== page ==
“I get really upset with people who are snobby, who sniff the cork…and I feel really bad for the people they’re dining with,” says Alpana Singh, the 26-year-old sommelier at Everest. “Pretension for me is a cover-up for ‘I don’t know, so I’m going to mask it with all these rituals.’ And with wine there’s just so much to know, you can’t know it all.”

When Singh approaches your table and gently asks what wine you like, her trademark low-key style isn’t what you might expect from someone in her profession. Other ways she defies stereotyping are less apparent: She was only in her early 20s when Jean Joho, chef-owner of Everest, hired her. And in March Singh scaled another peak by becoming the youngest master sommelier in the United States.

“It’s a privilege to do what I do. It’s not a right,” she says. “Statistically, I’m not supposed to do what I’m doing.”

Singh’s great-grandparents, indentured by the British as overseas laborers, were moved from their native India to Fiji. Her parents migrated to Monterey, California, shortly after Fiji achieved independence in 1970. Singh’s “humble background” also has roots in the food-service industry: her father is a chef at a French restaurant in Pebble Beach, her mother is a waiter in a Carmel restaurant, and her younger brother manages a tasting room in nearby Carmel Valley.

Singh began waiting tables when she was 15 and went on to work at several retail wine stores. In 2000 she met Joho at the Masters of Food and Wine festival in Carmel. The Alsace native had just finished preparing a dinner when Singh approached him, telling him she’d never worked in a fine restaurant but wanted to work at his. “I said, ‘Right now it’s two o’clock in the morning and it’s too late to do an interview,'” Joho recalls. “‘If you want to come to Chicago, I’ll be glad to talk you.'” But he says he was so impressed by Singh’s love of food and ability to talk casually about wine that he knew right away he would hire her.

Calling herself an ambassador, Singh describes her job as the “bridge between the food and the wine….If you take the food out of the context, you’re no longer a sommelier….The wine itself is one experience and the food is another, but when you bring them together, that’s when magic happens.”

Of course, ambassadors need cultural sensitivity. And the culture of Everest is all about elegance and comfort; the entire staff works to discreetly showcase food as high art. “Chef is always going over the fact, ‘Make them feel comfortable. Make them feel welcome,'” Singh says, “because he understands there are places out there that are like a church.”

Her “ideal customer” states clear preferences and then puts a price on them, allowing her to match her knowledge with their tastes. “If I don’t get a customer that’s like that I’ll ask some questions like ‘What have you had recently that you really enjoy?’ I’m just so afraid that if I don’t get more input, they’re not going to have a good experience here.” She says she gauges the success of her suggestions by facial expressions. Joho praises Singh’s “diversified palate” and “great knowledge of wine.” “No matter how expensive the wine is, she looks for the character, not the label,” he says.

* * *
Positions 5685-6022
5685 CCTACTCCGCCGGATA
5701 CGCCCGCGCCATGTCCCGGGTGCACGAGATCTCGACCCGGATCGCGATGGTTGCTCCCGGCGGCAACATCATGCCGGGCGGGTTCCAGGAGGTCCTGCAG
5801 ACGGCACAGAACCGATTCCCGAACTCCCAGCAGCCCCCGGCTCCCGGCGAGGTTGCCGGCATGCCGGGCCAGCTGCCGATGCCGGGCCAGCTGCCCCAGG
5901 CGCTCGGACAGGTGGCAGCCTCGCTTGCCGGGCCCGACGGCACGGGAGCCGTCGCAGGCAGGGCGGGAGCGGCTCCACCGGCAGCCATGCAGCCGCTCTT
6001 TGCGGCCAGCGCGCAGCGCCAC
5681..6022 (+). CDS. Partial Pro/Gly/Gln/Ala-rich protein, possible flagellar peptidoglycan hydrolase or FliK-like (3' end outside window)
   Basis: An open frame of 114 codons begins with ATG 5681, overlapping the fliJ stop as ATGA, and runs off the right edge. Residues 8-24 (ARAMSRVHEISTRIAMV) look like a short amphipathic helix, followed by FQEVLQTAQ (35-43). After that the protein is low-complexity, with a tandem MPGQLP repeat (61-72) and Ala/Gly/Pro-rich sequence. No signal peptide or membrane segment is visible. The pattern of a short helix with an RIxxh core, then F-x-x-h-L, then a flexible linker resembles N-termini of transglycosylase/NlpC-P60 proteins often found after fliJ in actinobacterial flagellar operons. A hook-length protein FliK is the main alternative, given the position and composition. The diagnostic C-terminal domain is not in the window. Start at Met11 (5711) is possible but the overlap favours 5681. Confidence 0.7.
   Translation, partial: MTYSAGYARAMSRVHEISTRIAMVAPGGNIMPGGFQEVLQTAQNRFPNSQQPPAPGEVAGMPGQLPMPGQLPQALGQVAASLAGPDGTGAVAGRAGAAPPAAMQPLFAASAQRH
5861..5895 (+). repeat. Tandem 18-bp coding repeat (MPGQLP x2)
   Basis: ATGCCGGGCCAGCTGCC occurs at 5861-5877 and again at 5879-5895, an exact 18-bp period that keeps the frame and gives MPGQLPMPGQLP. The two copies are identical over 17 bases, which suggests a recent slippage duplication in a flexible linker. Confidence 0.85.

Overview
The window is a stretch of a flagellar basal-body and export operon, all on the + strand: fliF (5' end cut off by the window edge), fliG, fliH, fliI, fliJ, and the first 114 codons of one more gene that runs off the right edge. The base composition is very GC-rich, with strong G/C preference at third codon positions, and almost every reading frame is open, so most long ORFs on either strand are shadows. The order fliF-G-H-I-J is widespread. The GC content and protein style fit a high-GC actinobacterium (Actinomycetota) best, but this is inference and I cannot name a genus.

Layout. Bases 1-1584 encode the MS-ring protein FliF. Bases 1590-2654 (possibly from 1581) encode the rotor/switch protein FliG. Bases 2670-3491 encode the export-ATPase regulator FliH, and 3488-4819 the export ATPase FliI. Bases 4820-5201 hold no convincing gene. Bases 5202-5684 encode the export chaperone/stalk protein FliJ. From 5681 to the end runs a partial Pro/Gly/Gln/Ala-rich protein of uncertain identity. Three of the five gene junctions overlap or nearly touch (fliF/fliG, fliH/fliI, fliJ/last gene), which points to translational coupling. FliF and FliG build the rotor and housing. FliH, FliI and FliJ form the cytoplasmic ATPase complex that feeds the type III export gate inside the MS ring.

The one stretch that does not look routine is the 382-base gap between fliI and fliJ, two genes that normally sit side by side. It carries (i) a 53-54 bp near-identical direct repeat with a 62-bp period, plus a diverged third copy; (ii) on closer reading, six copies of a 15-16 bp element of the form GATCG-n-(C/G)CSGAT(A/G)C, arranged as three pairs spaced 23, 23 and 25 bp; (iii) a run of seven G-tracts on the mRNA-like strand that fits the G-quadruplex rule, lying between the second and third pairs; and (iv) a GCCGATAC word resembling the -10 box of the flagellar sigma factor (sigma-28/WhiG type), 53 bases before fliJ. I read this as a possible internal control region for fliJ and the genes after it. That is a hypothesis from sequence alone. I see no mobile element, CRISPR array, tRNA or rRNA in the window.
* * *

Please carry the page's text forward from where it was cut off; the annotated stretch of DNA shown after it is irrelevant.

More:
Part of Singh’s job is to oversee Everest’s cellar, a converted office suite on the 39th floor of the Mercantile Exchange, one floor below the restaurant. The 400-square-foot space, maintained at 55 degrees, houses 1,400 selections, 350 from Alsace. Singh says Joho will give her “names written on a small piece of paper, and I say, ‘OK, Chef, where am I going to get these wines?’ and he says, ‘I don’t know,’ and we go to great lengths to get these wines.” In many cases, she’ll end up ordering only a single wine from a tiny distributor. “It’s a nice little project.”

It’s easy getting people to order bottles from Joho’s famous Alsatian collection, she says. “If you have the Alsace food, you’re not going to have the experience if you don’t have the wine….The only problem that I have is trying to get it out of people’s minds that the wines are sweet.”

It’s not the only misconception she works to demolish. “There are so many rituals that don’t make sense, like ‘you can’t have red wine with fish.’…Very often the person with the lobster will say, ‘I really like red wine–I’m sorry,’ and I say, ‘Why are you apologizing? You’re paying good money for this dinner.'”

Singh credits her work at Everest with helping prepare her for the “very rigorous” master sommelier’s test, which took her four years to pass. In doing so she joined the ranks of 109 master sommeliers worldwide. She’s one of ten women in the U.S. to have earned the title.

With all her specialized knowledge, her favorite customers are still “people who are coming out once in their lives for a 25th anniversary,” she says. “They’re going to remember the experience….I come from a very similar background. My parents never went out for fancy dinners…so when I look at these people I think of my family and I just want to make it happen for them….That makes me feel good, more so than discussing what vintages of La Tour they have in their cellar.”

Although there’s no degree to be earned from such encounters, “I’ve learned a lot working at this level,” says Singh. “Like money doesn’t buy you happiness. Money doesn’t buy you class. But the most amazing moments have come with those couples that have saved for three years to come here. Just serving somebody who has worked to give themselves just one moment of heaven, that is the best.”

Everest is at 440 S. LaSalle, 312-663-8920.

Art accompanying story in printed newspaper (not available in this archive): photo/Saverio Truglia.